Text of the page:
Reckless endangerment is a charge that’s filed against you when the police believe you’ve done something that posed a serious risk to another person or a group of people. It doesn’t matter if you intended to actually harm the people impacted by your decisions, all that matters is that you behaved in a manner that is considered reckless. One example of reckless endangerment is continuing to commute to work in your vehicle despite knowing that your brakes aren’t working. Another example is a couple who decided to fly while ill despite being told not to.
In California, a person is rarely charged with just reckless endangerment. It’s usually connected to another charge such as drunk driving, child abuse, burglary, etc.
In California, reckless endangerment often gets tangled up with criminal neglect. The two charges are basically the same thing. People have been charged with criminal neglect after they’ve left a weapon somewhere that a small child was able to access it.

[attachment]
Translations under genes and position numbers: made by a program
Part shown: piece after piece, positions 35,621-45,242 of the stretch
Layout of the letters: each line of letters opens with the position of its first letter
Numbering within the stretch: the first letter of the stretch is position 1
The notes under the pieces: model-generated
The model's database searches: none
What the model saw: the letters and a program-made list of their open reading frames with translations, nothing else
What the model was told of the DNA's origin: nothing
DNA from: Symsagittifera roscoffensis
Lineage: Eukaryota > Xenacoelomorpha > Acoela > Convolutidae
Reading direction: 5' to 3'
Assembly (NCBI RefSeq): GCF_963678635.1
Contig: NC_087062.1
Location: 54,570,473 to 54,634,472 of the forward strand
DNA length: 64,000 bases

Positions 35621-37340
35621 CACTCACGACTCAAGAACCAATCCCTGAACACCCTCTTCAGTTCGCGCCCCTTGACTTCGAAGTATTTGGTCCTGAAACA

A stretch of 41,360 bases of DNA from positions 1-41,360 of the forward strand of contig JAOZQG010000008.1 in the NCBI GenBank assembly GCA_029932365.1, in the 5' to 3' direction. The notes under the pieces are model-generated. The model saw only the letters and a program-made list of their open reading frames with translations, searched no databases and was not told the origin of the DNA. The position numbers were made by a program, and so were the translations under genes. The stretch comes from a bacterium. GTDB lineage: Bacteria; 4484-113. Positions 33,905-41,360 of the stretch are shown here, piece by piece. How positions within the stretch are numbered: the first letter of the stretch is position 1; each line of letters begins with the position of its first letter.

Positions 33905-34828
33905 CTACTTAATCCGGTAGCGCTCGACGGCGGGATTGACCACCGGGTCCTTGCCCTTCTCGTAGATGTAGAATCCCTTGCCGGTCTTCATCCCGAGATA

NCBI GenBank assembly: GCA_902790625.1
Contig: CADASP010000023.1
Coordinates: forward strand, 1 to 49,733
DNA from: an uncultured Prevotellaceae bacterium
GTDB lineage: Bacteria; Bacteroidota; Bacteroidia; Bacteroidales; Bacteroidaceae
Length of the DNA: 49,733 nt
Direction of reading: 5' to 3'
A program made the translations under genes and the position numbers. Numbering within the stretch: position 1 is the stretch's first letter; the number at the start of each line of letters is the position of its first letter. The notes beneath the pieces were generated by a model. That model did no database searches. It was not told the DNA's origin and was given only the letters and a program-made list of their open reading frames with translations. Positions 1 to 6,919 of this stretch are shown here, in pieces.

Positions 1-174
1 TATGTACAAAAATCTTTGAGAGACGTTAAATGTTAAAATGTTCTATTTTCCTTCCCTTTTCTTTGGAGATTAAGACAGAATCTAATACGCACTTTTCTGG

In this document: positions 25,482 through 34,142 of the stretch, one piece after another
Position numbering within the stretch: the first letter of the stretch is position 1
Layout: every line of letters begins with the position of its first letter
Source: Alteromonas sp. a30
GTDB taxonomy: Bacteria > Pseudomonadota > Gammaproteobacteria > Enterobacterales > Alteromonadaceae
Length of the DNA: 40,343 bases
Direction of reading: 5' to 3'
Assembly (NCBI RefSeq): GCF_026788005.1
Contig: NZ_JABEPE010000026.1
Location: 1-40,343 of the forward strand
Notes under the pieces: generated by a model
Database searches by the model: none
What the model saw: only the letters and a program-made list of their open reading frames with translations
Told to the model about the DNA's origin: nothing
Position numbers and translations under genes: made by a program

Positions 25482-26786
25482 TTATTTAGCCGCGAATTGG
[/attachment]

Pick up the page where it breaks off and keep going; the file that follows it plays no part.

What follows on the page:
The good news is that, for the most part, people who simply make a poor choice in the spur of the moment are rarely charged with reckless endangerment or criminal neglect. As a rule, the law only steps in when the action is truly outrageous. In many cases, the authorities only become aware of the situation when they are investigating a different crime.
Many factors influence the consequences of getting found guilty of reckless endangerment or criminal neglect in California. Possible repercussions include:
• Having to spend time in jail
• Community service
The best way to avoid a reckless endangerment charge is taking a few minutes to consider if an action you’re about to take has the potential to negatively impact another person’s life.